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Schools accomplishing reform goals

CHARLESTON, W.Va. -- The state Board of Education is preparing to go to legislators and Gov. Earl Ray Tomblin with a report on what the department has accomplished toward the goals they laid out early this year.

During the last legislative session the Legislature approved Tomblin's extensive education reform package and the department was then assigned the task of meeting the goals of that legislation, and of Tomblin's education agenda, which he laid out in his State of the State Address.

Challenges ranged from making changes to professional development for teachers, to beefing up the use of Regional Education Service Agencies to promote efficiency, to making new policies governing school calendars.

In all, the department is answering to 14 challenges outlined by the governor and the Legislature.

The department's report on their progress on all of these fronts is due to legislators and the governor by the end of the year. On Wednesday, the board met to review the report they'll be submitting -- sifting through more than 500 pages of documents together and with department officials.

Overall, they agree that they've made progress, but say they still have work to do.

"I never feel good about stuff that we've accomplished," State Superintendent of Schools Jim Phares said. "That's because we're always in the mode of what's next."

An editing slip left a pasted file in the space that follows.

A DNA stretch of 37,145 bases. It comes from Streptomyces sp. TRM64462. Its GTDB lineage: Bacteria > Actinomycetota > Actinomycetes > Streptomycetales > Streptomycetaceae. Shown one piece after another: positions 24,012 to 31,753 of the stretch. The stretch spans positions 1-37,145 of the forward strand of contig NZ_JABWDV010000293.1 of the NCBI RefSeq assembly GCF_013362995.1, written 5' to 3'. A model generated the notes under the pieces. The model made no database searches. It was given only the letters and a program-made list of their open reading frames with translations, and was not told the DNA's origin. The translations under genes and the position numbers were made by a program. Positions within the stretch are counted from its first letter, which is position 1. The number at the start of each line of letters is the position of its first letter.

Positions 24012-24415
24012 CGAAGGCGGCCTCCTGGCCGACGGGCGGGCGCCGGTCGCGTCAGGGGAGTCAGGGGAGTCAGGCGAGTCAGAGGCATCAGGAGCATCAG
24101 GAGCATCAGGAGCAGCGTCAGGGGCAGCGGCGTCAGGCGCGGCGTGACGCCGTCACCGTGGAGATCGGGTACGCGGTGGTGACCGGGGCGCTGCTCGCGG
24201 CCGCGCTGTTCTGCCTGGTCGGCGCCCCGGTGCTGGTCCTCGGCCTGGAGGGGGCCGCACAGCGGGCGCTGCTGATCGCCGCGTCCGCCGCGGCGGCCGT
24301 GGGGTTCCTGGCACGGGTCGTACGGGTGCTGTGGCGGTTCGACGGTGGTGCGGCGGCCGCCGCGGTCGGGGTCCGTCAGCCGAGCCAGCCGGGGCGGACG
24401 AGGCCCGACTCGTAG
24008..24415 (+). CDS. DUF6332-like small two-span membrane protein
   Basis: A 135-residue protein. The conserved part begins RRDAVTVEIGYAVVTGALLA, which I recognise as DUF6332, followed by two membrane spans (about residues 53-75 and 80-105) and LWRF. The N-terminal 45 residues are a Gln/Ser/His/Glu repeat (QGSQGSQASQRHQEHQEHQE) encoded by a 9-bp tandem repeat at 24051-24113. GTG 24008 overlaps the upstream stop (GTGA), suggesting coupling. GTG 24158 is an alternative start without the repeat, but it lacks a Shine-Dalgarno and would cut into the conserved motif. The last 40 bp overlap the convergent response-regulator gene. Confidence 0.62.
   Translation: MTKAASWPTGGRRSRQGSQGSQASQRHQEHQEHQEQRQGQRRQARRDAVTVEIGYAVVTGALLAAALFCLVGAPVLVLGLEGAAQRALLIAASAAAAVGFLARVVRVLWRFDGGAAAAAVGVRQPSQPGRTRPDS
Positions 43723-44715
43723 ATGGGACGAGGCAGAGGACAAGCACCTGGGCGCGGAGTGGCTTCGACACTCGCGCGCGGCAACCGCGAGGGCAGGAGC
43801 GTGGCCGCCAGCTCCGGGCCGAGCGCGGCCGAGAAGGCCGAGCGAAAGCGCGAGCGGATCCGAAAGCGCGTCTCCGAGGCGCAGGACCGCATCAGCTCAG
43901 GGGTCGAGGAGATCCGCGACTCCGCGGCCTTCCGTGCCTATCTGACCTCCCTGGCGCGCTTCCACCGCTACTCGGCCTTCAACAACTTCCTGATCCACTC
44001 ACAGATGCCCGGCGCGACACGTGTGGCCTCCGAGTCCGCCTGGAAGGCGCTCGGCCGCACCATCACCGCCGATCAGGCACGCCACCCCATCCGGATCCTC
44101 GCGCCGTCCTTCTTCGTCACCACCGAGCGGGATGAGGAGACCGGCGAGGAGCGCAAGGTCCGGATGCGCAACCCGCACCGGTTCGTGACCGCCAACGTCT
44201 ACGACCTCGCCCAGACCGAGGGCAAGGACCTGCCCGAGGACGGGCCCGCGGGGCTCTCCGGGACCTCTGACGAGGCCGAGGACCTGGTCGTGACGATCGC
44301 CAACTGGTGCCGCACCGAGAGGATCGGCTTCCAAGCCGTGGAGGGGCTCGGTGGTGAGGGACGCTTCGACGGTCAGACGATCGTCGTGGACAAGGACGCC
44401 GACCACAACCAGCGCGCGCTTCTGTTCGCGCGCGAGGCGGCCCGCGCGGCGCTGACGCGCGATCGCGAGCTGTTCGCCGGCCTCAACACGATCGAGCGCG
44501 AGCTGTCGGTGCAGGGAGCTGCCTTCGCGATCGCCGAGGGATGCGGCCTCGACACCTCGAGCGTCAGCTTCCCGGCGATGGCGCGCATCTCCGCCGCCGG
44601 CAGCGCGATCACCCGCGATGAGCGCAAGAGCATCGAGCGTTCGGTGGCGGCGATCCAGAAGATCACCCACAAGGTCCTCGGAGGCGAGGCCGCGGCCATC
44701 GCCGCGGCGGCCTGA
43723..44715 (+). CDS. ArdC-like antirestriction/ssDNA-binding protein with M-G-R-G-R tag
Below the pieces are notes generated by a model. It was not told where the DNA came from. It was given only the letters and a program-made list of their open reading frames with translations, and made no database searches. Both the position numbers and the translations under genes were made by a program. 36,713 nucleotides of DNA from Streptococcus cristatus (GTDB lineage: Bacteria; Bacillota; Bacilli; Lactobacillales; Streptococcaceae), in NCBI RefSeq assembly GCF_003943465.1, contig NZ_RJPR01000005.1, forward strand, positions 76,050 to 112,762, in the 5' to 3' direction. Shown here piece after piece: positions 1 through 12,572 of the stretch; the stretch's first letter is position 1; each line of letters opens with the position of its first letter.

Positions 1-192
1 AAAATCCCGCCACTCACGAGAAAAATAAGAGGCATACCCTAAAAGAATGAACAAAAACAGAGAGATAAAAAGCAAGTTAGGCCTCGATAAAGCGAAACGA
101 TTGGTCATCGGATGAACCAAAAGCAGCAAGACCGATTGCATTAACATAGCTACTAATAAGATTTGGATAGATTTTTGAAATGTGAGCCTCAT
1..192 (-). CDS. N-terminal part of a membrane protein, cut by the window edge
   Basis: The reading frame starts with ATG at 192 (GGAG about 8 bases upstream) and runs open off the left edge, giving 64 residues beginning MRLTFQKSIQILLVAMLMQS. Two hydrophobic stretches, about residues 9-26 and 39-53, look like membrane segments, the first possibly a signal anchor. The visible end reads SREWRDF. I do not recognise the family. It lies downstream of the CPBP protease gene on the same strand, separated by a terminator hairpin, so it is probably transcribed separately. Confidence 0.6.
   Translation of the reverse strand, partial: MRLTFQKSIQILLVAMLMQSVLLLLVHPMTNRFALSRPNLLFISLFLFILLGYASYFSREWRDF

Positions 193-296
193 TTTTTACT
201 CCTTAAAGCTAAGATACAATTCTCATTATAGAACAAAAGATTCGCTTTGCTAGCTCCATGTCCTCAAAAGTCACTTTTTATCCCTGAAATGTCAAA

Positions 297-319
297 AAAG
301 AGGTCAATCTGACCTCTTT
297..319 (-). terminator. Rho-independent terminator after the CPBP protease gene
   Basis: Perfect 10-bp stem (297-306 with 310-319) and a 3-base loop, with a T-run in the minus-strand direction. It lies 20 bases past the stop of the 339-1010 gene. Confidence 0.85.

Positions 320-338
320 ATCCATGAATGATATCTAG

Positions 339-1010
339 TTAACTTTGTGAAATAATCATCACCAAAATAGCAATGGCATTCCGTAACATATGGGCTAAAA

He's pleased, though, with the tone of the conversation. Just getting legislators and education officials to agree on the massive education-related legislative package was a feat, he said, and it was largely a joint effort.

"I think that for the first time maybe ever the board, the department and the governor's office actually were kind of on the same wavelength all the way through it," Phares said. "And I think a lot of the legislators, for their work last legislative session, I think (the governor) has to be pleased with that too."

That, Phares said, might be the most notable thing to come out of the department of education in the last year. But he and the board also pointed to a slew of initiatives as concrete evidence of progress.

Phares is perhaps most proud of the progress they made related to career readiness -- they've doubled the number of advanced career development sites in the state for next year, and plan to continue to grow that number over the next several years.

"This report isn't a list of things that are going to be done," Phares said. "It's a list of things that have been done. Because quite often when you get a report like that it's full of big ideas but no results. This one it's just the opposite."

Professional development and accountability measures -- two complicated but critical initiatives that weave their way through every initiative educators try to move forward on -- are two of the most unfinished areas. That is, officials say, because they're complex, and administrators need more time to make significant progress on those fronts.

"It's just tedious work," Phares said. "And it takes time to do it."

Contact writer Shay Maunz at or 304-348-4886.


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